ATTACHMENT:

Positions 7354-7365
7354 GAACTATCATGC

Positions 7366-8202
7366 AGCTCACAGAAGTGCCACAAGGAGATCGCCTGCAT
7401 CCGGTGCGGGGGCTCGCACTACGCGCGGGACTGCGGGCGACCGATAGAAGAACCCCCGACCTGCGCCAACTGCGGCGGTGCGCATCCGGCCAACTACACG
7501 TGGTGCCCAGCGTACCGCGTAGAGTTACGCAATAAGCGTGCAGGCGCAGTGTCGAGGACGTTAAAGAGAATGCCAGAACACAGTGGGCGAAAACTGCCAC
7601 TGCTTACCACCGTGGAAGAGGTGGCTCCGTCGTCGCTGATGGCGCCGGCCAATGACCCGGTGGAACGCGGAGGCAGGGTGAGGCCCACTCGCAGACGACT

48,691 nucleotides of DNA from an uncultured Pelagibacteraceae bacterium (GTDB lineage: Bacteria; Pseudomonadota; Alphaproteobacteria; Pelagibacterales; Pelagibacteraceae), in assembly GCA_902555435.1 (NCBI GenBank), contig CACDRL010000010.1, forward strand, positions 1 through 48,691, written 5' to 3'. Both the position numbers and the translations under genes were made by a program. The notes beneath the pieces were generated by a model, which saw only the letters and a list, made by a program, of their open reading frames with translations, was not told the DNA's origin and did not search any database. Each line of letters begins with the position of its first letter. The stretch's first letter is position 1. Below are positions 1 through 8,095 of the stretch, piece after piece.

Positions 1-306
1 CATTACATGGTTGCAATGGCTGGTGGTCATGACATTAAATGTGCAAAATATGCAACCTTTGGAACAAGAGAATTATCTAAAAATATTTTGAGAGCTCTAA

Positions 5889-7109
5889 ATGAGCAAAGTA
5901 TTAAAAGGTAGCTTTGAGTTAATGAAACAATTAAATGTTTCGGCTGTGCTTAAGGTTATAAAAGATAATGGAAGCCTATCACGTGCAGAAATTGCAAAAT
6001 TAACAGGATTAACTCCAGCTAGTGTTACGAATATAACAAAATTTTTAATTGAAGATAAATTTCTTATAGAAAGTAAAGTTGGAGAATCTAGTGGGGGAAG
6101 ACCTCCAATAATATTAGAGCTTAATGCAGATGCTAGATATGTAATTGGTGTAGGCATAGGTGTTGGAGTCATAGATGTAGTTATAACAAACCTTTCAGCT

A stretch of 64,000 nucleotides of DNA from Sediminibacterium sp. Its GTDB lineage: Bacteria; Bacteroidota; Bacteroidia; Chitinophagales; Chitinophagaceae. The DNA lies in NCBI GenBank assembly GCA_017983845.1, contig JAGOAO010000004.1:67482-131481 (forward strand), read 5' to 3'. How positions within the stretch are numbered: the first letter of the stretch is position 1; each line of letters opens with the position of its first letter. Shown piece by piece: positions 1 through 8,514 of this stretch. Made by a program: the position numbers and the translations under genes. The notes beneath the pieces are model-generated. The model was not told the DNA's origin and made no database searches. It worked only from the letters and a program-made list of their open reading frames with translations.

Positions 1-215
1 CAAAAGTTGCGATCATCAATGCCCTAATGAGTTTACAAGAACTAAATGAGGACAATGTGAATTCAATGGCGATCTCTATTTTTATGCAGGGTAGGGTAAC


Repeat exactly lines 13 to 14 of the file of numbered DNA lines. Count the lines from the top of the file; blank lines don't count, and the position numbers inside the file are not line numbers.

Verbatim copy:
5901 TTAAAAGGTAGCTTTGAGTTAATGAAACAATTAAATGTTTCGGCTGTGCTTAAGGTTATAAAAGATAATGGAAGCCTATCACGTGCAGAAATTGCAAAAT
6001 TAACAGGATTAACTCCAGCTAGTGTTACGAATATAACAAAATTTTTAATTGAAGATAAATTTCTTATAGAAAGTAAAGTTGGAGAATCTAGTGGGGGAAG